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Granite City resident Emma Cox competes in the backstroke in a recent meet for the Rockwood Swim Club.
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Cox has been competing with the Rockwood Swim Club since she was 8.
After spending all day Nov. 3 in classes at Coolidge Junior High School, Emma Cox wasn’t planning on taking a break.
Cox has to make the 45-minute trip to Rockwood Summit High School in Fenton, Mo., to practice with the Rockwood Swim Club. After practicing for two hours, Cox heads back home to Granite City to complete her homework.
“She puts in a lot of hard work,” Rockwood Swim Club coach Sean Harrison said. “We’re thrilled to have her and it’s always good to have somebody who is willing to be that committed and make such a not-normal contribution coming over from such a long way away each and every day.”
For several years, Cox has made the long trip to Rockwood Summit and Lafayette high schools to practice with the Rockwood Swim Club after school and Saturday mornings.
Her grandfather drives her there Monday through Friday and her mother, Kari, takes her there Saturday mornings.
Cox, who turned 14 on Friday, said she doesn’t mind making the long drive to practice.
“Back then, it was time-consuming, but it’s routine now,” Cox said.
So far, Cox has been a valuable performer for the Rockwood Swim Club. She holds the club’s second-fastest 100 backstroke long course time in the 11-12 girls division. Earlier this year, she qualified and competed in the NASA short course meet in Clearwater, Fla., and participated in the Ozark Central Zones meet in Topeka, Kan.
A year ago, Cox won the 50 and 100 backstroke races at the Ozark Long Course Championships and placed in the top eight in the 100 backstroke in the USA Central Zone Championships. She also got a sectional cut in the 200 backstroke and competed in the Region 8 spring sectionals in Jenks, Okla., and competed in the Open Water National Championships in Fort Myers, Fla.
“As far as locally, she’s one of the top 13-14 girls in the St. Louis area,” Harrison said. “Our whole group right now of 13-14 girls is among the most talented group of that age group in the St. Louis area. So she’s got a bunch of friends who are just like her, only they live a lot closer.”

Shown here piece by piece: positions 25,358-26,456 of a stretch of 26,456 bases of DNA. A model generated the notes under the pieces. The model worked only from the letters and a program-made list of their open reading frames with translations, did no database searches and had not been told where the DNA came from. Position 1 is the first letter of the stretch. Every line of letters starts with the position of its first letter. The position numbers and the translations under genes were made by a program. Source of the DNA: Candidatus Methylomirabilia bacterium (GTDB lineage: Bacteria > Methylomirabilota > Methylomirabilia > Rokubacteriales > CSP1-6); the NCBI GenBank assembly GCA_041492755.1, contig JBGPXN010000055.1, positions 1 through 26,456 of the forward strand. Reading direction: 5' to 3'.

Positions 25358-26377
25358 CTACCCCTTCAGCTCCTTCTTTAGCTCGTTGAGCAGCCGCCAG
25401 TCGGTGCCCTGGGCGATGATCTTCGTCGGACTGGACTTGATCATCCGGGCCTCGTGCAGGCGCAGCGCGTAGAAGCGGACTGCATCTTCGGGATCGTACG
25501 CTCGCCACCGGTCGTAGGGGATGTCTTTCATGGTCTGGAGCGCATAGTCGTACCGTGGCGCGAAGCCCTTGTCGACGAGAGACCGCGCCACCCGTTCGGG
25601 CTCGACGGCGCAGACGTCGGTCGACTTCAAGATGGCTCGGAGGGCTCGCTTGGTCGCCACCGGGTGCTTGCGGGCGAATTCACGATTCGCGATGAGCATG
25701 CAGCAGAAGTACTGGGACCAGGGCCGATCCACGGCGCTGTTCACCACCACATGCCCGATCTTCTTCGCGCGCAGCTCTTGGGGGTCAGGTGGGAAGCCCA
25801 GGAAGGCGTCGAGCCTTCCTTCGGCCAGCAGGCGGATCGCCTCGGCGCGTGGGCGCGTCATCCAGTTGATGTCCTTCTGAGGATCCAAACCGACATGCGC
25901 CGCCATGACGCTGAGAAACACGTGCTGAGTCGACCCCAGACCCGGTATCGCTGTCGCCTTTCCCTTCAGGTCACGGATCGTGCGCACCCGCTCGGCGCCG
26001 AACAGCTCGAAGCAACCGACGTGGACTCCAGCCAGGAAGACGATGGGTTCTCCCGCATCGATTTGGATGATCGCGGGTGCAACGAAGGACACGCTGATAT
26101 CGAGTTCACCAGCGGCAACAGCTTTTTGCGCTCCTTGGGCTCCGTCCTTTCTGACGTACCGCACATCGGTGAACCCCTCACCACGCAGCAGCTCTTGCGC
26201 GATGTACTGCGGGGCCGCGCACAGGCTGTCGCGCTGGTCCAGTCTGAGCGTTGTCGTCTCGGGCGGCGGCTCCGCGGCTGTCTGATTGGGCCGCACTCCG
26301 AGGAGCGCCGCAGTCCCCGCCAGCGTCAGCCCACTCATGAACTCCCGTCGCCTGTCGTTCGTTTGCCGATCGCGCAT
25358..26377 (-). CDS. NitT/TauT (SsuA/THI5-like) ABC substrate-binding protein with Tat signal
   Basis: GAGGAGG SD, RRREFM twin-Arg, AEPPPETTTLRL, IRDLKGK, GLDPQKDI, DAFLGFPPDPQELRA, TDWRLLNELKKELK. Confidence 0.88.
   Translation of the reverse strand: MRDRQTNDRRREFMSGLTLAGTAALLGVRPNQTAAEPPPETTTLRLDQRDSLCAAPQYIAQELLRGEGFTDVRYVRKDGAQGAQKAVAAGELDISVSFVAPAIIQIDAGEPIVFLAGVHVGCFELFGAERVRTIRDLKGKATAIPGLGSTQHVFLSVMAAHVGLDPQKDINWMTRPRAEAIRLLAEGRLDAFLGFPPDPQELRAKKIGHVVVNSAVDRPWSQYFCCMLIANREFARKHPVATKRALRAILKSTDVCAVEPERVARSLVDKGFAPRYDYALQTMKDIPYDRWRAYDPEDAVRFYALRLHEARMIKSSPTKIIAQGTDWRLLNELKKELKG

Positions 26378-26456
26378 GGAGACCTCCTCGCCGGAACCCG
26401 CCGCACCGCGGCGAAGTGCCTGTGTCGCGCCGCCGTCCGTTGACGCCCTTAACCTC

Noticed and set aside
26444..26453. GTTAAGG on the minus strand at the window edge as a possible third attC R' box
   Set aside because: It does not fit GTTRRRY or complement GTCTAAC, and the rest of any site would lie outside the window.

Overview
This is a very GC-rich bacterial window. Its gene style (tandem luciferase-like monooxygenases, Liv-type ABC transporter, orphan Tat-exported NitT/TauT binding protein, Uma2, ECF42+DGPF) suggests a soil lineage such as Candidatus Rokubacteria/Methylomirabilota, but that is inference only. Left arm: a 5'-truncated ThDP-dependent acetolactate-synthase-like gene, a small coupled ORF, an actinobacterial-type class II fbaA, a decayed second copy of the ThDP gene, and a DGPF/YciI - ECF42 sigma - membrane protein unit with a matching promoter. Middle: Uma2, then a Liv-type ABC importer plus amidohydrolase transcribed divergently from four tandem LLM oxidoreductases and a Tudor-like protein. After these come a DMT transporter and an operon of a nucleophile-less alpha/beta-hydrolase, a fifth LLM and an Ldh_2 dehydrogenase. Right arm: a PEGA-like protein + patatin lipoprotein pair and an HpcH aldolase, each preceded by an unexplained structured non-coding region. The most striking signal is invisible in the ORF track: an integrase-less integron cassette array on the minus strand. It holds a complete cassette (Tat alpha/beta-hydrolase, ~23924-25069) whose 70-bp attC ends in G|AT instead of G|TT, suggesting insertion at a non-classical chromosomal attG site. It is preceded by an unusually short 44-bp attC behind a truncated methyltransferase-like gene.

Cox, an eighth-grader at Coolidge, is the only Illinois resident on the Rockwood Swim Club. She tried out for the club at age 8.
“I started swimming on a summer league team with my stepsister when I was about 5 or 6,” Cox said. “There was a family on a summer league team that swam for Rockwood and they said that I had real potential ... they told me that I should go try out for the team and I did and I fell in love with it.”
Suddenly, swimming became Cox’s favorite sport.
“It’s a very social sport and you have to know how to react with people because we spend like two hours a day with each other every day,” Cox said. “Then, we have swim meets. I really just fell in love with the whole social part of it. It’s been a part of my life since I was little.”
When she’s not swimming, Cox plays the clarinet for the Coolidge Junior High School band. She participated in the Illinois Music Education Association band concert Nov. 6-7 in Carbondale. Cox also makes straight As.
“She’s kind of amazing,” said Denni Buckingham, Cox’s grandmother. “We’re always in shock. She brings home straight As. I keep wondering if she’s being challenged enough. She’s got her plate full, that’s for sure. She’s very dedicated. You never have to tell her what to eat or drink. If I ask her, ‘Would you like dessert?’ Emma would say, ‘No, grandma, I’ve got championships coming up. I shouldn’t have that.’ She’s very dedicated and very focused.”
Buckingham said she loves watching her granddaughter swim.
“I’m thrilled to death,” she said. “We started babysitting her to help my daughter Kari out from the day she was born. She wanted to swim in the backyard pool when she was 18 months old. I’m just thrilled because it’s fun to watch her. We’re just silent spectators. It’s really fun. I enjoyed it a lot. I grew up being a lifeguard and swim instructor. It’s like a dream come true.”
Cox credits her mother for her success in the pool and in the classroom.
“She helps me a lot,” said Cox, who wants to be a marine biologist in the future. “She pushes me when I’m tired. I’m like, ‘Oh, I don’t want to go to practice today. I’m tired.’ She’s like, ‘Oh, but you know you have to.’ She helps me with my homework and helps me keep my grades up.”
Kari Cox said her daughter has a strong work ethic.
“She continues to impress and surprise me, that’s for sure,” she said. “She’s a very hard worker. As much time as we spend in the car, she’s able to maintain straight As and get all of her homework done. She gives up a lot to do the sport that she loves. She had to turn down a lot of invitations to parties and dances and things because she doesn’t want to miss practice. She’s very tough and resilient and I’m very proud of her.”
Emma Cox said her goal is to compete in the Olympics.
“I’m only 14, so I’m not ready to go to the Olympics yet,” she said. “But that is my dream.”